What Arizona’s Road Trip Can Tell Us About the Rest of the Season

Nov 16, 2023; Columbus, Ohio, USA; Columbus Blue Jackets goalie Elvis Merzlikins (90) makes a stick save on the shot from Arizona Coyotes center Nick Bjugstad (17) during the first period at Nationwide Arena. Mandatory Credit: Russell LaBounty-USA TODAY Sports
Nov 16, 2023; Columbus, Ohio, USA; Columbus Blue Jackets goalie Elvis Merzlikins (90) makes a stick save on the shot from Arizona Coyotes center Nick Bjugstad (17) during the first period at Nationwide Arena. Mandatory Credit: Russell LaBounty-USA TODAY Sports /

An early season road trip can be a barometer for a team’s season and also set the tone for the next several games. It can be an opportunity to assess how a team manages fatigue, travel, tough matchups, hostile crowds, and the adjustments they make to counter. The Coyotes had that opportunity, going through a tough five-game road trip.

Traveling to St. Louis, Nashville, Dallas, Columbus, and wrapping up in Winnipeg, the Coyotes faced a group with a combined record of 46-37-9. Arizona came out of the road trip 2-2-1, reflective of the team’s near .500 record (currently 8-9-2), and for the most part, played competitive hockey against primarily playoff-caliber teams. Each matchup was tightly contested into the third period, with only the games against Nashville and Winnipeg getting one-sided in the final minutes. So what can be taken away from this?

The road trip is hopefully an indicator of things to come for the Coyotes. While playing to their current near .500 record may indicate the status quo, it was against teams currently seeded as the first and third seeds in the Central (Dallas, Winnipeg), the first wildcard team (St. Louis), and the first team out on the wildcard (Nashville). Several initial preseason outlooks did not have this team close to competing this season, and while it is extremely early, the current results have been promising.  We can also assess the road trip two different ways and apply it to Arizona’s prospects moving forward for the rest of the year.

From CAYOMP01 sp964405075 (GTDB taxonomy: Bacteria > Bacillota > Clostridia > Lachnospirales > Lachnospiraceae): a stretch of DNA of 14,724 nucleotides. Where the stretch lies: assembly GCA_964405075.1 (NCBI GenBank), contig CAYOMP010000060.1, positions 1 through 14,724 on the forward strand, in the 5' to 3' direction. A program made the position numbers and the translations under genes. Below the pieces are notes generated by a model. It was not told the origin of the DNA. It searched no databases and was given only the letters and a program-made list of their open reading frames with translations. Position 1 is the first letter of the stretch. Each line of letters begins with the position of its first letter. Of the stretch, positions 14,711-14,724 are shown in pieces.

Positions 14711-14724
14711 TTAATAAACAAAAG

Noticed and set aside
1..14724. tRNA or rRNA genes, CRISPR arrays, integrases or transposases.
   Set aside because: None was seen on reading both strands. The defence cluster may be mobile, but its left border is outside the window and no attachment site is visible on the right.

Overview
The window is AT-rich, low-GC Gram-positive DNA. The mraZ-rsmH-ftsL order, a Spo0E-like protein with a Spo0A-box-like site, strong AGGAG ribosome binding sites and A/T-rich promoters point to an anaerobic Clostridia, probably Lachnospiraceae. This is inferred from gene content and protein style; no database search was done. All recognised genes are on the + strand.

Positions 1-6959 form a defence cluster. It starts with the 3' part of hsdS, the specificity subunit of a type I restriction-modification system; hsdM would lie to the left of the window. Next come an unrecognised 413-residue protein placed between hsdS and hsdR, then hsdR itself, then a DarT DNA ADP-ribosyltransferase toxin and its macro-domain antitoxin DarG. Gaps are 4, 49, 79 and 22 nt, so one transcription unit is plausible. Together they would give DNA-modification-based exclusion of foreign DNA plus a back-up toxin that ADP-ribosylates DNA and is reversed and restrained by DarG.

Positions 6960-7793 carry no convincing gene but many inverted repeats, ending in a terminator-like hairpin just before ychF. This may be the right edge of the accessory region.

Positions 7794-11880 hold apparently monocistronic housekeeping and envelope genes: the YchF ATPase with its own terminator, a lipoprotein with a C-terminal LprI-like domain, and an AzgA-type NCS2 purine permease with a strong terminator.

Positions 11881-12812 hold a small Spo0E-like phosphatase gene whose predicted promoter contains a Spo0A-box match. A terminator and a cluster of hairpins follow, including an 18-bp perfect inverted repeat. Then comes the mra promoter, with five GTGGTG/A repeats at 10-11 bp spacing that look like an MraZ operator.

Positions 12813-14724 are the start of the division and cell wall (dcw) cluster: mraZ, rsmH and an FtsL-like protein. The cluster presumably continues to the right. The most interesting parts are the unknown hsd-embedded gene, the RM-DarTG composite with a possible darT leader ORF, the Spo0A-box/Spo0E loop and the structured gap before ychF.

First, we can take the results of the road trip and extrapolate them to “sim” the remainder of the season. By identifying similar teams to those played on the road trip we can project the rest of the year. Now this needs a boulder size grain of salt, as the NHL season and a team’s performance are not static. But it does serve as a sort of eye test, one that can give fans a glimpse into the future schedule and possibly get an idea of things to come. This would result in a record of 38-34-10, and 86 points for the Arizona Coyotes. Comparing that to last season, it would be a 16-point improvement, and a ten-win improvement year over year. If you compare the points total to the final standings last season, the Coyotes would also be in the hunt until the end of the year, ultimately falling short of a wildcard spot. That in and of itself would be a very successful year in the desert after the last few disappointing seasons.

As stated before, that “projection” needs to be taken into context and with skepticism. It wouldn’t account for a deadline sell-off or the Coyotes being deadline buyers. It doesn’t account for the natural ebb and flow of a season that encompasses injuries, attrition, hot and cold streaks, and frankly, luck/randomness. While fun to imagine and play “what-ifs”, there are tangible takeaways we can also get from the road trip. There are three positives for the Coyotes to continue to build on and use to propel themselves forward this season, and three concerns that if not addressed, could potentially derail their promising start.

First Takeaway: Grit and continuing to battle seems to be in this team’s DNA